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I will plug for Drupal, however, as a package that comes with "clean urls" (i.e. no CGI strings) out of the box, and has well-maintained open source modules for configurable automatic URL renaming, URL redirection (e.g. accounting for 301 vs 302 redirection), robots.txt control (even in multi-site installations), and XML sitemaps.
I think that both in terms of load times and just extraneous information is sub-optimal. With effort, you can get rid of this, but it's work.
I'm talking about stuff where you get things like
<div id="views-view-my-view-block_1" class="block block-block-1 block-views-block delta-3">
If you start adding in Views, CCK, and other modules like that, it starts to get a little crazy. The idea is to provide classes and ideas for every conceivable theming situation, so you get some a lot of cruft.
I don't know how this stacks up against a highly customized install of Joomla or others, but I do think that's the major downside of drupal.
I am very happy with a Joomla and sh404sef combination.
The thing I was trying to drive at was... what does it mean to be SEO friendly?
- url structure?
- content first page structure?
- lightweight pages?
- low server load (which will affect load times)?
- etc etc etc?
Sure, CMS X32 has clean URLs, any navigation structure you want, keywords in URLs and you can use a content-first theme. Does this make it SEO friendly?
You can add meta description and keywords. Does this make it SEO friendly?
You can have different H1 and <title> tags. Does this make it SEO friendly?
All of those things are true for Drupal, for example, which I agree is pretty SEO friendly.
To me, all the open source CMS ultimately try to be all things to all people, and that alone is going to bring a slight disadvantage in terms of code bloat and slow load times.
i have used joomla quite extensively; it can be a pain to make it completely seo friendly... especially if you are dealing with some of the third party dynamic modules.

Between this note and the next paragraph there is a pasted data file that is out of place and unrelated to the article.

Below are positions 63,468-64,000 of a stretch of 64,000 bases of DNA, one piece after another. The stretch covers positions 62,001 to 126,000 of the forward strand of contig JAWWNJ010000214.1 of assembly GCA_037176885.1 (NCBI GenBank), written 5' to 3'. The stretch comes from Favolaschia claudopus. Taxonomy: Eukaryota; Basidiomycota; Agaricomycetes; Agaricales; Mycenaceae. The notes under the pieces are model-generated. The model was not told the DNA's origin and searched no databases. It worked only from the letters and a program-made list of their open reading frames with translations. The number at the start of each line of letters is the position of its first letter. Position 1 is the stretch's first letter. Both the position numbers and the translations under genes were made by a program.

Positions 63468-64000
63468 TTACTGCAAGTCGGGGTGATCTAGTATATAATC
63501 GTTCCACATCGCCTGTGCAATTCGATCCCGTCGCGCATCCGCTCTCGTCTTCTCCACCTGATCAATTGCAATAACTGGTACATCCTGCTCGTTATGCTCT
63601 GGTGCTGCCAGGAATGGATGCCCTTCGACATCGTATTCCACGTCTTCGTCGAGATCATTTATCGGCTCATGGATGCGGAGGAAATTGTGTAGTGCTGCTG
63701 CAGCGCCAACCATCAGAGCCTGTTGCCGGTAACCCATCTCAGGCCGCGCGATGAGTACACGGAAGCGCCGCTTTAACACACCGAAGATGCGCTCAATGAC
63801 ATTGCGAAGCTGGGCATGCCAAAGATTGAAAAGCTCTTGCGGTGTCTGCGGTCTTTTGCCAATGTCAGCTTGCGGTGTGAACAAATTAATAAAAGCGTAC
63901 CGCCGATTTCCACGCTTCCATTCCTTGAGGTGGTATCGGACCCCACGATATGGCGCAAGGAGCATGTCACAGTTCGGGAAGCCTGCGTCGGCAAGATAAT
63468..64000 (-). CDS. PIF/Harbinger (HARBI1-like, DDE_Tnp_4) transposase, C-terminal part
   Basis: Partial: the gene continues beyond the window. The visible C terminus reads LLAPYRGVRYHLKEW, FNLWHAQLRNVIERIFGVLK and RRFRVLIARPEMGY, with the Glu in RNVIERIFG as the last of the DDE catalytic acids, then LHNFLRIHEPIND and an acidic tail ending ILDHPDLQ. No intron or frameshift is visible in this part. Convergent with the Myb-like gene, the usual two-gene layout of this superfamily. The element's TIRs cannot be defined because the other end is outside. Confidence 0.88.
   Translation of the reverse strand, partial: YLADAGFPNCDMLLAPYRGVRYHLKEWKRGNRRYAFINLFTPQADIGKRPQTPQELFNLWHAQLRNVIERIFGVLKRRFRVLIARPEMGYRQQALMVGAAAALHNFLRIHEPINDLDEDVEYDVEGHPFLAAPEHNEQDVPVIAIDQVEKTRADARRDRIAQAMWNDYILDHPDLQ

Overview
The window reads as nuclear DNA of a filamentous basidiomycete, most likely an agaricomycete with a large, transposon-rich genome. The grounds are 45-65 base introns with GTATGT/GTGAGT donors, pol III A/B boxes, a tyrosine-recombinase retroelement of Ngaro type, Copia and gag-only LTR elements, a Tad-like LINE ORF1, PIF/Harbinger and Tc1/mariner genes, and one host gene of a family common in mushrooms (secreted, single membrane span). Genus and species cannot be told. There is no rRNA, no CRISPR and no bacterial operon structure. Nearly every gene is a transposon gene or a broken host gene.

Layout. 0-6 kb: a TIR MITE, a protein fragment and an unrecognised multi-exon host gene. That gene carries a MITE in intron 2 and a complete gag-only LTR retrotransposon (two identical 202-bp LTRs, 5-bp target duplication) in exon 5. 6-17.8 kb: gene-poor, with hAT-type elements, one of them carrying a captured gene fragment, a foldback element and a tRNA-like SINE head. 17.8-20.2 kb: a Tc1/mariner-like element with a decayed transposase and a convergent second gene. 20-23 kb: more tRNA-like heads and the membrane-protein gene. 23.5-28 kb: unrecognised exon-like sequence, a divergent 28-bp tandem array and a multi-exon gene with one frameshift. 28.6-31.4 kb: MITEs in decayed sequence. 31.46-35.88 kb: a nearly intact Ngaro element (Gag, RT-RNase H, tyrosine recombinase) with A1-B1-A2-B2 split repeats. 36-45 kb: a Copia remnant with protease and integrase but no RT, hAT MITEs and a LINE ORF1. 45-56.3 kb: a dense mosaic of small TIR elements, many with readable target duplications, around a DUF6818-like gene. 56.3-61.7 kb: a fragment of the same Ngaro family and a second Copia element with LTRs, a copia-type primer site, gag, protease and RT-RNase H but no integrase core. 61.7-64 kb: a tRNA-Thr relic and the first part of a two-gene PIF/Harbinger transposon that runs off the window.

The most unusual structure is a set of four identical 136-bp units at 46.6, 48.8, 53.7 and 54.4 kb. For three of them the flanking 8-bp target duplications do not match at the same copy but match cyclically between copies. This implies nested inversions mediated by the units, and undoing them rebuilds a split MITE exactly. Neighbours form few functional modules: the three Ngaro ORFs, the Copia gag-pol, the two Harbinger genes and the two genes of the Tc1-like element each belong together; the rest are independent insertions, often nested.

haven't done much drupal
SEO is a state of mind, not software. Decisions and choices of presentation, not application code. Language bits elevated to the absurd. Any CMS can be abused the same way. Pick the one that's easiest to learn. :)
There's no magic bullet. If there was I'd have found it between 1996 and now. I've been looking REALLY hard!
I see plenty of poorly built & designed sites (usually by niche enthusiast/hobbyist) with zero SEO efforts that rank quite well simply because their information (the content) is superior to all the MFA sites in the niche.
SEO is a state of mind, not software.
This is sort of where I was trying to go by asking what people mean by SEO friendly. It's thrown around a lot, but what does it mean?
To me, it means that the CMS throws the minimum number of obstacles in front of you when doing your SEO efforts, but that a CMS can't in and of itself have "good SEO".
So in a sense, the question could be rephrased: what are common obstacles to decent SEO that are caused by CMS?
It all depends on the plugins and extensions created for them. WordPress has some fundamental SEO flaws out of the box, but plugins and extensions take care of those issues. Same with Drupal.
I will plug both WordPress (what I use) and Drupal (harder learning curve), and UNPLUG Joomla which is weak but bear in mind this was from about 2 years ago when I last used it.
joined:Nov 11, 2000
...CMS that debuted at the SMX Conference that is built for SEO from the ground up, but it is quite expensive from what I heard....
That particular CMS is PixelSilk, and it's discussed a bit in this Supporters thread....
SEO Friendly CMS
I was one of the posters impressed by my conversations with the PixelSilk people at SMX, but for various reasons have not yet followed up. If anyone has looked into PixelSilk, I'm curious how an expensive, enterprise level CMS compares with the better known open source packages discussed here... particular for large ecommerce applications.
I should mention, btw, that the following thread in this forum is definitely one worth checking...
A CMS alternative to Wordpress
[edited by: Robert_Charlton at 7:20 am (utc) on June 28, 2009]